Thursday, May 04, 2006
Phantom - Susan Kay [May/06]
I read this book and then lent it to a friend, so I am afraid the novel is not as fresh in my head as I need it to be to write a good review. I should have wrote it before I gave it away, but I wasn't thinking at the time.
I will say, this is one of the best books I have ever read. Tracing the life of the man who would become "The Phantom of the Opera", Susan Kay has created an experience that to anyone who wants to better understand the Phantom, you will. She goes back to the very early days, when Erik was born and traces his life up to his death many years later. Unlike the earlier versions of the novel, this is not just about his romance with the opera singer, Christine, but captures the life that he led before she was even a part of the story, even not even born yet.
Broken into sections, the novel is told by Erik at some points, but it is also told by the people that he meets in the course of his life. The first narrator is Madeleine, his mother. Her husband has died and she has been left all alone to bring this child into the world. Used to beauty and always getting what she wanted, she was beside herself when she looked into the face of the boy who was her son. For many years, Erik went unloved. His mother tolerated him, but she was also disgusted by him. It was not until he decided to run off into the night that she learned that she loved him, but by then it was too late for her little boy.
The next narrator is Giovanni. When witnessing the famous play or reading the early novel, you are not always aware exactly how the Phantom got the architectural abilities that you witness in his downstairs lair. Simple. He had always had a taste for building things, but it was Giovanni that took a chance on the young boy and showed him how to make his interest into a life long skill. The Phantom might have been happy there, maybe even stayed to run the business when the older man died, but then the lady of the house came home. Giovanni's daughter was rather spoiled and was used to receiving whatever she wanted. What this girl wanted, though, was the Phantom. Unfortunately, what you think you want does not always work out the way you expect, and in this case it has disasterous consequences.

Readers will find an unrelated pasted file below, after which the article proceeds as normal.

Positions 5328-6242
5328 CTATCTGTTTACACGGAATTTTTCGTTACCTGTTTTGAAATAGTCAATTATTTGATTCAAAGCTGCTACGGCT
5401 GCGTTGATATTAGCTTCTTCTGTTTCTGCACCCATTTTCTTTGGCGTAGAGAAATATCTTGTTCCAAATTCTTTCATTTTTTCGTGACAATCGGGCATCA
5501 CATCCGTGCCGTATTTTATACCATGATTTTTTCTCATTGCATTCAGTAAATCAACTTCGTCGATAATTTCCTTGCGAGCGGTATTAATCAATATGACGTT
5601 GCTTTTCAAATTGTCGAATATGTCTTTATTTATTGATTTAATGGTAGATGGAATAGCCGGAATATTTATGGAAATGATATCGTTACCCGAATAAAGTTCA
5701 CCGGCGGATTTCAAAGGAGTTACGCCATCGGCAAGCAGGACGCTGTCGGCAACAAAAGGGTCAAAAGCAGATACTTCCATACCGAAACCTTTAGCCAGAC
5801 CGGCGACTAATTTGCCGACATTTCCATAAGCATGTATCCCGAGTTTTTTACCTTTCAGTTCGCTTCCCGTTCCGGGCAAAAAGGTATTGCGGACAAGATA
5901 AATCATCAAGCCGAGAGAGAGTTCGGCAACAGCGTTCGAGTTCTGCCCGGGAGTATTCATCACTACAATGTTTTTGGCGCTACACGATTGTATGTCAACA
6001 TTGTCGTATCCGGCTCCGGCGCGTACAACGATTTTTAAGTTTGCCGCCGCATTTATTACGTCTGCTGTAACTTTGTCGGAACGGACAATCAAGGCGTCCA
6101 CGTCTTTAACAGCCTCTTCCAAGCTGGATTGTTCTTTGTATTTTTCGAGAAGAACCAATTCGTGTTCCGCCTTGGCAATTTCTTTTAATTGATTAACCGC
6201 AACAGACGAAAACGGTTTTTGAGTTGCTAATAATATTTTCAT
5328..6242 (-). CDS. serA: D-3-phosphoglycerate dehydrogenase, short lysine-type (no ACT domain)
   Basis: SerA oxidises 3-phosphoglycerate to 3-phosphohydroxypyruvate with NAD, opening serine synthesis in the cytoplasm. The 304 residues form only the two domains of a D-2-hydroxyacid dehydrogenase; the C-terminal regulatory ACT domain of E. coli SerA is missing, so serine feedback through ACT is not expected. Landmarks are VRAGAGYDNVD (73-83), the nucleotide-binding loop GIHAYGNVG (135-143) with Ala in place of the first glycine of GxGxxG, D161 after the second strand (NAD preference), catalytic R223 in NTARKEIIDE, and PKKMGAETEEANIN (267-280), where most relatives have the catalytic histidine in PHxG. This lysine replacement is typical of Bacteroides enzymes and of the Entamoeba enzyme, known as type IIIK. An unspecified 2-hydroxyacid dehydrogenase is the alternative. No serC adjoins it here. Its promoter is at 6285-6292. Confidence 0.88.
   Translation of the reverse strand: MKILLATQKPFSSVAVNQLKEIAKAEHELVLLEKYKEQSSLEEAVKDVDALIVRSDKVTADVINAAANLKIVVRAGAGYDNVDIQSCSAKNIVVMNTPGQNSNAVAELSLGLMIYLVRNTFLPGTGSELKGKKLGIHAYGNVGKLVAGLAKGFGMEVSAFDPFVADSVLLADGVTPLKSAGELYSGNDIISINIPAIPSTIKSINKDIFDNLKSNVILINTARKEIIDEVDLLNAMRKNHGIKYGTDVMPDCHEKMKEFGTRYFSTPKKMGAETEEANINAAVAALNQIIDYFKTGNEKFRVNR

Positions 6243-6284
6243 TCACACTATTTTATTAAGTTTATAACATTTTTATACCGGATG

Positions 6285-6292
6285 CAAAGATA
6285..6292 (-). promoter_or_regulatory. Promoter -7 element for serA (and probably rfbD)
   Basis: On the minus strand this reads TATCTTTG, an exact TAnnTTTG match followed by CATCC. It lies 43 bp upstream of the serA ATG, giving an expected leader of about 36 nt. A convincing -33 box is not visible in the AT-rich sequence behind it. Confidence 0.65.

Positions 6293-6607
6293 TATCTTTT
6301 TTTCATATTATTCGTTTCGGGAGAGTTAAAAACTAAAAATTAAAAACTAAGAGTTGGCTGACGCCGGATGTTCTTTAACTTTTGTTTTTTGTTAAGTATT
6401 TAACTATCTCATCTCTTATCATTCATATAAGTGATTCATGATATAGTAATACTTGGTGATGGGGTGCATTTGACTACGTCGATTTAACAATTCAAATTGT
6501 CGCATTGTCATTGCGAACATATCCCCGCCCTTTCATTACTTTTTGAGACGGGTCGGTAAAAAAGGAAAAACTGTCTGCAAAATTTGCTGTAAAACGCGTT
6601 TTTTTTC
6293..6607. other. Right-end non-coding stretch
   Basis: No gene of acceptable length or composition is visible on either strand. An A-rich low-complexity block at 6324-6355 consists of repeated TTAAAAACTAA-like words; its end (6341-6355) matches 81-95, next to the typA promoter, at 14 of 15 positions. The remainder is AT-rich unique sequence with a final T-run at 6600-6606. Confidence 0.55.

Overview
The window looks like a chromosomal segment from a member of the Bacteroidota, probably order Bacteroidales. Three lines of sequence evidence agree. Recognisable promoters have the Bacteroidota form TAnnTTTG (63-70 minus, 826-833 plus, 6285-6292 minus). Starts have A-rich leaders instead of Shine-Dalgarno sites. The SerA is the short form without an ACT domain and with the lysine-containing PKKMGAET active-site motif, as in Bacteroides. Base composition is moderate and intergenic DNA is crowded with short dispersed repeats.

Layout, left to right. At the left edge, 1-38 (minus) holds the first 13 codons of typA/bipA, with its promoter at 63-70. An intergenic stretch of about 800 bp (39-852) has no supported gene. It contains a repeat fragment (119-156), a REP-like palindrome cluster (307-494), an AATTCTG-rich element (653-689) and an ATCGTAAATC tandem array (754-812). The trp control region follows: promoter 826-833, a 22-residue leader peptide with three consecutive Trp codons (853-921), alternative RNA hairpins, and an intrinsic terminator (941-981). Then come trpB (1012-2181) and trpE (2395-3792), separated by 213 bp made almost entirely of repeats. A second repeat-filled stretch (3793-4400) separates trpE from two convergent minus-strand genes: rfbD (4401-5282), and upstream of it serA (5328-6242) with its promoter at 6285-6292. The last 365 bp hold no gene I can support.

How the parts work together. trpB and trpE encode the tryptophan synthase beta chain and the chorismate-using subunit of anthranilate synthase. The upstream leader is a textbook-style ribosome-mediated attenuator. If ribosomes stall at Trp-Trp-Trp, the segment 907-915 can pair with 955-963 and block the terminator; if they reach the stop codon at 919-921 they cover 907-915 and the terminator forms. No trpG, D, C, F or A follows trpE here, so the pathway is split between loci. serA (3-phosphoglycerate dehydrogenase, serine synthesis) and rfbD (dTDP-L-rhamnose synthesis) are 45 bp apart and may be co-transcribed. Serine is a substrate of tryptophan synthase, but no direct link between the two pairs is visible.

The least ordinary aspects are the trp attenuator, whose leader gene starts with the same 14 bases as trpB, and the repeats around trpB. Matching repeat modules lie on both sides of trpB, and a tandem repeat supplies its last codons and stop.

The next person that takes up the Phantom's story is Nadir. A man that works in a difficult area where he is at the beck and call of the Persian king. A man that is not used to receiving a no for an answer. Erik has made a name for himself as a magician and the King wants him brought in to entertain the court. If Erik refuses, it will be Nadir's head, so before you know it Erik finds himself at the court of the Persian king. There he finds his closest thing to a friend, Nadir, and in his own way helps Nadir deals with the death of his son and his struggle to be his own person while keeping his head. Like everything else that happens to Erik, though, he does not stay at court long.
Unlike the movie version about the Phantom, Erik lived quite a life after the circus and before the Opera house. That was the period directly after leaving home. Now, he finds himself preparing for the life in the opera house, but Susan has him build the Opera house that becomes his home and the stage upon which Erik sees Christine sing for the first time.
It is amazing, when I watch the movie I do feel a little sad for the Phantom, but when I read this book you almost wanted to cry for how terribly he was treated! You gain a better understanding of why he became the man that we see, but Susan also represents his relationship with Christine differently. It is all in all a very different take on the Phantom's life, and I would safely say that it is the better version of events. I can see me rereading this book again, I could easily read it right now!